PAC’s failure to meet is attempt to cover up scandals, say Pakatan MPs
KUALA LUMPUR, June 14 — The parliamentary Public Accounts Committee’s (PAC) failure to meet in more than three months suggests a bid to cover up financial scandals involving the incumbent federal government, Pakatan Rakyat (PR) members of the panel alleged today.
They told a press conference here that despite the parliamentary committee resolving on March 5, 2012 to prioritise four top issues involving government expenditure worth close to RM9 billion including the RM250 million National Feedlot Corporation (NFCorp) scandal, no meetings have been called since the end of March.
“This clearly shows that there is a cover-up order from the very top. The PAC chief has been told not to hold meetings as they could have a negative impact on Barisan Nasional’s (BN) chances of retaining power,” DAP’s Petaling Jaya Utara MP Tony Pua told reporters.
PAS’s Tumpat MP Kamaruddin Jaafar also added that “what has been spent has not been resolved but now we are spending another RM13.8 billion,” referring to Putrajaya’s tabling of a supplementary supply Bill earlier today.
DAP vice-chairman Dr Tan Seng Giaw (picture), who is also PAC deputy chief, said the five opposition members of the panel had sent a letter to panel chief Datuk Seri Azmin Khalid requesting that the committee be convened as soon as possible to look into the four controversial cases.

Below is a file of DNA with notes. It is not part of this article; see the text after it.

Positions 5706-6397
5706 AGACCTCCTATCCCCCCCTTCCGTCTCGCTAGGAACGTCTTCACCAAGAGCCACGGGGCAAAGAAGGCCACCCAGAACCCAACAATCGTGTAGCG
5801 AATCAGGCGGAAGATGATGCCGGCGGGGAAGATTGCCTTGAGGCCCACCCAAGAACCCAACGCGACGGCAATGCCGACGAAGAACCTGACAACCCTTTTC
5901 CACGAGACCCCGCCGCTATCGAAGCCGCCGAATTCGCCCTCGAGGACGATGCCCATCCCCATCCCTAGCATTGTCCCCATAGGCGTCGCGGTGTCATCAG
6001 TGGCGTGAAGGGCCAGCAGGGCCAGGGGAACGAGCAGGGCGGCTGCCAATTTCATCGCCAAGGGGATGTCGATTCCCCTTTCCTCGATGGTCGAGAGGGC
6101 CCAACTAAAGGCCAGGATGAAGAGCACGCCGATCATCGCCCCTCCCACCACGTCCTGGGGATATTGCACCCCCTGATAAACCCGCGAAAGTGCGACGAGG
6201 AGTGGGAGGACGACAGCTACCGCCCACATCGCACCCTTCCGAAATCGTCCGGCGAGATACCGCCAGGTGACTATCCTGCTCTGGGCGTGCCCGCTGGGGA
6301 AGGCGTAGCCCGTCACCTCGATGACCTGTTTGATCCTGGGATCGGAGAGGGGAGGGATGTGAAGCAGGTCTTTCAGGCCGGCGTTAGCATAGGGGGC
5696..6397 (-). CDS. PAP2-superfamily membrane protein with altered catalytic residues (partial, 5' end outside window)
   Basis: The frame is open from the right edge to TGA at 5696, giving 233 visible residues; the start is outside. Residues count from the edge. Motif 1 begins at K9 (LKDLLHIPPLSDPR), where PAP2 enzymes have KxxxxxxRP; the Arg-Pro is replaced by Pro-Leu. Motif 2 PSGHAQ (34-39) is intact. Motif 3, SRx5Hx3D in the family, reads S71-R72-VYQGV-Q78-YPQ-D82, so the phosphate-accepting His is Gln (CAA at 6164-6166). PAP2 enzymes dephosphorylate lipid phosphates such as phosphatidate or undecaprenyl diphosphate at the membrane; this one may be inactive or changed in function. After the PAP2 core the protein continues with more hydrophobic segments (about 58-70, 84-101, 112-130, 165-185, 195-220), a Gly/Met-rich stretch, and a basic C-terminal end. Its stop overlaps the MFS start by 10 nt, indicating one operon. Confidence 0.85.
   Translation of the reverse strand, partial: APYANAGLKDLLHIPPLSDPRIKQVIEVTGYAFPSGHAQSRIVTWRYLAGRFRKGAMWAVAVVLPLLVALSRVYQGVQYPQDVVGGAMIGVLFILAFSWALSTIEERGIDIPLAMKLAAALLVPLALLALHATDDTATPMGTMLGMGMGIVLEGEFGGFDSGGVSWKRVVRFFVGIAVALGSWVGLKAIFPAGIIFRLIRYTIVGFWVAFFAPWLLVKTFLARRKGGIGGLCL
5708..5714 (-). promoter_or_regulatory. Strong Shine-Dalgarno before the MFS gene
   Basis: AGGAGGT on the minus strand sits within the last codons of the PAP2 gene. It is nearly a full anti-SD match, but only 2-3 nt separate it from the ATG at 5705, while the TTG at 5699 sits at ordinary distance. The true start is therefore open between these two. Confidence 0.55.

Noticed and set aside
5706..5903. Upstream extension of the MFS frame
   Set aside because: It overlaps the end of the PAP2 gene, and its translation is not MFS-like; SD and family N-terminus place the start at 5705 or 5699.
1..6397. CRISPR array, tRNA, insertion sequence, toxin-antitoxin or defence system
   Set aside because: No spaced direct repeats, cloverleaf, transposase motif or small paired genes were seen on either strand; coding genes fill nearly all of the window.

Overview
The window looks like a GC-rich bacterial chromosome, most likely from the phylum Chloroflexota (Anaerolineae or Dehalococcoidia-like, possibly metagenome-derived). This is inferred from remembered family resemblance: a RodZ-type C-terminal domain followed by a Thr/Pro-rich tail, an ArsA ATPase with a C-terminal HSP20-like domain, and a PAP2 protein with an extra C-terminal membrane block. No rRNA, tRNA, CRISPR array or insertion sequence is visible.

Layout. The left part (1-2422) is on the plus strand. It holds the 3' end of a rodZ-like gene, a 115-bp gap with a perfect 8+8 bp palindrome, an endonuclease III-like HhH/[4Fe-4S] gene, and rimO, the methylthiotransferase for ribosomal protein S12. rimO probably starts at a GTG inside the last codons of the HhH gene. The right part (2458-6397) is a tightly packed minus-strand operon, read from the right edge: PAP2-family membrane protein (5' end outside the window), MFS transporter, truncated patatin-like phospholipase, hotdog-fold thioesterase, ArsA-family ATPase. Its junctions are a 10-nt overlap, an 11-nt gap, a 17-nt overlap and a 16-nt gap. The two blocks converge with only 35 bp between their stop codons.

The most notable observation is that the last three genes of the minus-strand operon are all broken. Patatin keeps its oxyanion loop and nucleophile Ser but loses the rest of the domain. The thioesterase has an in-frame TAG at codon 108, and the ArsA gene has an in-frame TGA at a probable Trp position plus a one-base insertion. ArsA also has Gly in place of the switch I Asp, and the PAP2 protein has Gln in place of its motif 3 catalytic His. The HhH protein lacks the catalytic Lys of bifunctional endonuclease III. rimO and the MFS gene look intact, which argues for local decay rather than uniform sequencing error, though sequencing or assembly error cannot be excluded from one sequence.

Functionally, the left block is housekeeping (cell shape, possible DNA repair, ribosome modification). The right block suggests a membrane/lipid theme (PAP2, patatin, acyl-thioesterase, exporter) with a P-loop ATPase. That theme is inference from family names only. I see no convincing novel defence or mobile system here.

The cases are the NFCorp in which former Cabinet minister Datuk Seri Shahrizat Abdul Jalil and her family are accused of abusing a RM250 million federal loan, Tan Sri Tajudin Ramli’s confidential out-of-court settlement with Danaharta over his RM589 million debt, 1 Malaysia Development Bhd’s RM3.5 billion Petrosaudi investment and the cost of KLIA2 surging by RM2.2 billion to RM3.9 billion.
The PAC had on March 21 also decided to carry on with the NFC probe despite Dewan Rakyat Speaker Tan Sri Pandikar Amin Mulia’s orders that it cannot touch on criminal charges against Shahrizat’s husband and NFCorp chairman Datuk Seri Mohamad Salleh Ismail.
The order came just a day after the Wanita Umno chief’s family, who own NFCorp, refused to face the committee.
Dewan Rakyat had also rejected questions from four DAP lawmakers in March concerning the Tajudin-Danaharta settlement which politicians from across the divide said was a matter of public interest, saying it could not discuss issues being deliberated in court.
The four MPs had all asked Putrajaya to reveal details of the settlement and how it benefits the public as the former Malaysia Airlines chairman had already been ordered by the High Court to pay the RM589 million he owed Danaharta, which was set up to take over bad debts during the 1997 Asian financial crisis.